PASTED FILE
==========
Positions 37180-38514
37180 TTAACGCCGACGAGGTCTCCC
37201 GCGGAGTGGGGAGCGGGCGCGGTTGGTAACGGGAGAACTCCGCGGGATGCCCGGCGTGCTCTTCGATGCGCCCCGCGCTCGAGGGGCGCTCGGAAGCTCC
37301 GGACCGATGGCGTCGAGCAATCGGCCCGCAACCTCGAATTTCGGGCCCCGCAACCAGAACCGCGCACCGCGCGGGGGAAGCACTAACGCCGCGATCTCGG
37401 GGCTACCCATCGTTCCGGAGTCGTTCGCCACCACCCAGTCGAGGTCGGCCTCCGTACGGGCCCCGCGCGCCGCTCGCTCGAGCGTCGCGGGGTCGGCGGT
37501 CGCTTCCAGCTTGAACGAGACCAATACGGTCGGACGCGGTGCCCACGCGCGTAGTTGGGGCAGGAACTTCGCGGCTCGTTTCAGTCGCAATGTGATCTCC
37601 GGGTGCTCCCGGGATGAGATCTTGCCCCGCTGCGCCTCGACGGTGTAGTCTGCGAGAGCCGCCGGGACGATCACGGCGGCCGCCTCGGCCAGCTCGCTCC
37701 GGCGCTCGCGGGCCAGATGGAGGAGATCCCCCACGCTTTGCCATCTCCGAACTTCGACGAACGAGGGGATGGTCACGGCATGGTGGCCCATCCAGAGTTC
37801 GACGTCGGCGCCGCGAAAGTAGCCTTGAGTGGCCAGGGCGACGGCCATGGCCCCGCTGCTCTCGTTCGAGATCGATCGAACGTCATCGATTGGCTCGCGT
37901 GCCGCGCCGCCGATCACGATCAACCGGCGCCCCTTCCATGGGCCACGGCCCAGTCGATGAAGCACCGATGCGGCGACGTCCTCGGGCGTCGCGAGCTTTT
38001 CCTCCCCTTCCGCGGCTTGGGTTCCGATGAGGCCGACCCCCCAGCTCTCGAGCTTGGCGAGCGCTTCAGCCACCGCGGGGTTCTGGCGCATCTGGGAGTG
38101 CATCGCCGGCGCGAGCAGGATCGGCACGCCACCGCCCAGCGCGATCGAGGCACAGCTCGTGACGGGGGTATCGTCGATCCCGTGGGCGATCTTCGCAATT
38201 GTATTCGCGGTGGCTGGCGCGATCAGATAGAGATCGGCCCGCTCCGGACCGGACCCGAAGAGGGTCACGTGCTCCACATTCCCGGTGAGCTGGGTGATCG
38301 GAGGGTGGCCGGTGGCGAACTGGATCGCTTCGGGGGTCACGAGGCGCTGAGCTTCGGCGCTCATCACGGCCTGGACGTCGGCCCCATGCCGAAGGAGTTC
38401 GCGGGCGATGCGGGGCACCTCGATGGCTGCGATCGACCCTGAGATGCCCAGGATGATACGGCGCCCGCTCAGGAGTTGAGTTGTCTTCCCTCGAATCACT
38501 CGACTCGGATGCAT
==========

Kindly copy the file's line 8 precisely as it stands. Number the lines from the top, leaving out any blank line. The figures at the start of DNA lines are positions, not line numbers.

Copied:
37701 GGCGCTCGCGGGCCAGATGGAGGAGATCCCCCACGCTTTGCCATCTCCGAACTTCGACGAACGAGGGGATGGTCACGGCATGGTGGCCCATCCAGAGTTC